22 May commemoration plans outlined
Proposals to commemorate one year since the 22 May 2017 terror attack have been revealed.
The attack at an Ariana Grande concert at Manchester Arena, which claimed the lives of 22 people, shocked the world and saw the city and wellwishers around the world come together in a display of solidarity and a refusal to bow to those intent on spreading hatred.
In this spirit, outline plans are based around two themes: Remembrance; Reflection and Celebration of Life – recognising each of the 22 people who lost their lives in the attack, those who were injured and first responders – and Manchester Together, embracing the solidarity shown by the city. In all cases plans are still being developed and more details will be announced nearer to the time.
Before the anniversary
A Trees of Hope Trail through the city centre will begin the weekend before the anniversary. People will be able to leave personal messages of hope, and support for those affected, on trees placed at key locations around the city centre including St Ann’s Square.
A one-minute silence will also be held during the Great Manchester Run which takes place on Sunday 20 May, with further commemorative elements during the Games including fundraising for the We Love Manchester Emergency Fund.
On the 22 May
Civic Memorial Service
A non-denominational civic memorial service will be held at Manchester Cathedral during the afternoon, with bereaved families and first responders among those invited to attend to reflect on the events of that terrible day and remember loved ones. Invitations will be extended to senior national figures.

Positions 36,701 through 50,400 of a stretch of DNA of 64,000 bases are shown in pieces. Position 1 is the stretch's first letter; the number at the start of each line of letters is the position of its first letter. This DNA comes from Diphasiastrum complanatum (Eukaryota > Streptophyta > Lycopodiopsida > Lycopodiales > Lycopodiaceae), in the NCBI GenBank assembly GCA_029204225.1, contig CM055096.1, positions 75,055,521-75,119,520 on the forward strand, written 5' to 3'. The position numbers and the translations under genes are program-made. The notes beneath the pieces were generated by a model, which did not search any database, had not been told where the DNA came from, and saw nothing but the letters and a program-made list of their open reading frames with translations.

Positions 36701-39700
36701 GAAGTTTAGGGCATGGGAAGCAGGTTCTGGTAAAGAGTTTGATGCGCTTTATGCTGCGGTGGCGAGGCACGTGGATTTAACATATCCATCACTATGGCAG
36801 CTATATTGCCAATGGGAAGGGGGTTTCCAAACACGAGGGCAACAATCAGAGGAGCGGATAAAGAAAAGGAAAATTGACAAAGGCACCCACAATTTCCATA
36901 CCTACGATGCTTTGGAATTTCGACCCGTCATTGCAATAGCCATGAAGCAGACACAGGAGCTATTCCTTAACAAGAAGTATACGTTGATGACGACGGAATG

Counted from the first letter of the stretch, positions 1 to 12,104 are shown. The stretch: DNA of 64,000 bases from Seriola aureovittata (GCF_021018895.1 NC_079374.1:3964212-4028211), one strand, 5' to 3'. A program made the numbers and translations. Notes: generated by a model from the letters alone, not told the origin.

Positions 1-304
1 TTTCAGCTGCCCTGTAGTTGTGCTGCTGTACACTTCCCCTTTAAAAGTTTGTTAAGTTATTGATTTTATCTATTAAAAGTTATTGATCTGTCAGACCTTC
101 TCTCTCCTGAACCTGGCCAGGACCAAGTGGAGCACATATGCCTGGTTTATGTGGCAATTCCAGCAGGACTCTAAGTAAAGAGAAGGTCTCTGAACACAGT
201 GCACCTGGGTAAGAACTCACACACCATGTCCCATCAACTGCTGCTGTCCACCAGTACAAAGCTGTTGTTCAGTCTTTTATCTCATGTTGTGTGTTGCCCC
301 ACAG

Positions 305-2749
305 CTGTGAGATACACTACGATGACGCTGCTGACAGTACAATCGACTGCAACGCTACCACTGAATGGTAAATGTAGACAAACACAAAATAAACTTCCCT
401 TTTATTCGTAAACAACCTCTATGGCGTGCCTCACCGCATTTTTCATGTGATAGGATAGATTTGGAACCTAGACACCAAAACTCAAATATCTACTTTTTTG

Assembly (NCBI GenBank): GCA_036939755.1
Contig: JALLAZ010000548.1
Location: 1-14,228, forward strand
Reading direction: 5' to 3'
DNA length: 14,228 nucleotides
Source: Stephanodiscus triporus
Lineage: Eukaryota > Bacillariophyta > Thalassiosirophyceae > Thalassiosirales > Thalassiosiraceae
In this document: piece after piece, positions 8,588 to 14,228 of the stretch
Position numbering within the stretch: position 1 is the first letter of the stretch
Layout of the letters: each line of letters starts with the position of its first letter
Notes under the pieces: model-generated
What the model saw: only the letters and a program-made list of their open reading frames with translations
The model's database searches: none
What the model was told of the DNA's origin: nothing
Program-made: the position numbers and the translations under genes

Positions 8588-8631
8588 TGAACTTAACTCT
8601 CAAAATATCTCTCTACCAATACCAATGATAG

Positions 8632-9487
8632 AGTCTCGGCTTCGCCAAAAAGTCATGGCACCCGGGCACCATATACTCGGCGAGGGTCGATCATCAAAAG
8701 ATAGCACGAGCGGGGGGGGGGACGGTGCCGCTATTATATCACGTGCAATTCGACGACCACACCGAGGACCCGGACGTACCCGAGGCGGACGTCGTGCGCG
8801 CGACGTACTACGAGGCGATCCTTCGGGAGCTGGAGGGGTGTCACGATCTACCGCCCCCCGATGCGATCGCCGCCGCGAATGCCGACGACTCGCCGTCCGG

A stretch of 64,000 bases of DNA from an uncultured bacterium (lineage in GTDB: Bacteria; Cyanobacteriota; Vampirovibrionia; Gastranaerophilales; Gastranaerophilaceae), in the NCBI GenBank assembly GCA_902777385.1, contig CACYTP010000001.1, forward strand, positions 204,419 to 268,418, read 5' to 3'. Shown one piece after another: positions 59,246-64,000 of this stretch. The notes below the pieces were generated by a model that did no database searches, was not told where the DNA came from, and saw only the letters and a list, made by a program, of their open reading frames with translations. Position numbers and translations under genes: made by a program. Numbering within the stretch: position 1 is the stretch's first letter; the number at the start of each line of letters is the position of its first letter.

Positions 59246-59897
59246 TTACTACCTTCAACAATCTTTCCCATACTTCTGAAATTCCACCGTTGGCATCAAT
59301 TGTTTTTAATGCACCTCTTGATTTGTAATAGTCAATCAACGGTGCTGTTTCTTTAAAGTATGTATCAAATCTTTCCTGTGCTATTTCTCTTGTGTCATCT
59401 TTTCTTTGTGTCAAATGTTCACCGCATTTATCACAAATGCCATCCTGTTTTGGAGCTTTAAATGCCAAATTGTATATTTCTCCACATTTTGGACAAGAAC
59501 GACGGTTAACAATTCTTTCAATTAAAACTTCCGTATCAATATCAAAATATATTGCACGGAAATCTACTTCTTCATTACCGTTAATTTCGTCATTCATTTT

Albert Square, the scene of an emotional vigil last year the day after the attack, will play host to a free public event in the early evening giving people the chance to once again come together, stand in solidarity and show the world that they are united.
Manchester is committed to having a permanent memorial, or memorials, to commemorate 22 May 2017 but getting this right and ensuring a lasting and appropriate memorial requires a careful process. An advisory group of civic and business leaders was established last summer to advise on memorial matters. Initial consultation has taken place with bereaved families around both the outline proposals to mark one year on and considerations around a permanent memorial. Further updates on this process are not anticipated until later this year.
Sir Richard Leese, Leader of Manchester City Council, said: “The horrific events of 22 May shocked not just this city but the world. Those who lost loved ones, and those who were left physically or mentally injured, will always have a place in our thoughts and we will never forget the 22 people, including children, whose lives were taken away.
“The aftermath of the attack also saw a remarkable display of solidarity and love in and for Manchester, a refusal to let those who would divide us to get their twisted way. Even as we grieved, we were proud to stand resiliently together.
“The first anniversary of the attack will be an intensely emotional time for a great many people. Everyone touched by those events has a unique personal experience and we have tried to be mindful of this in planning a range of events.”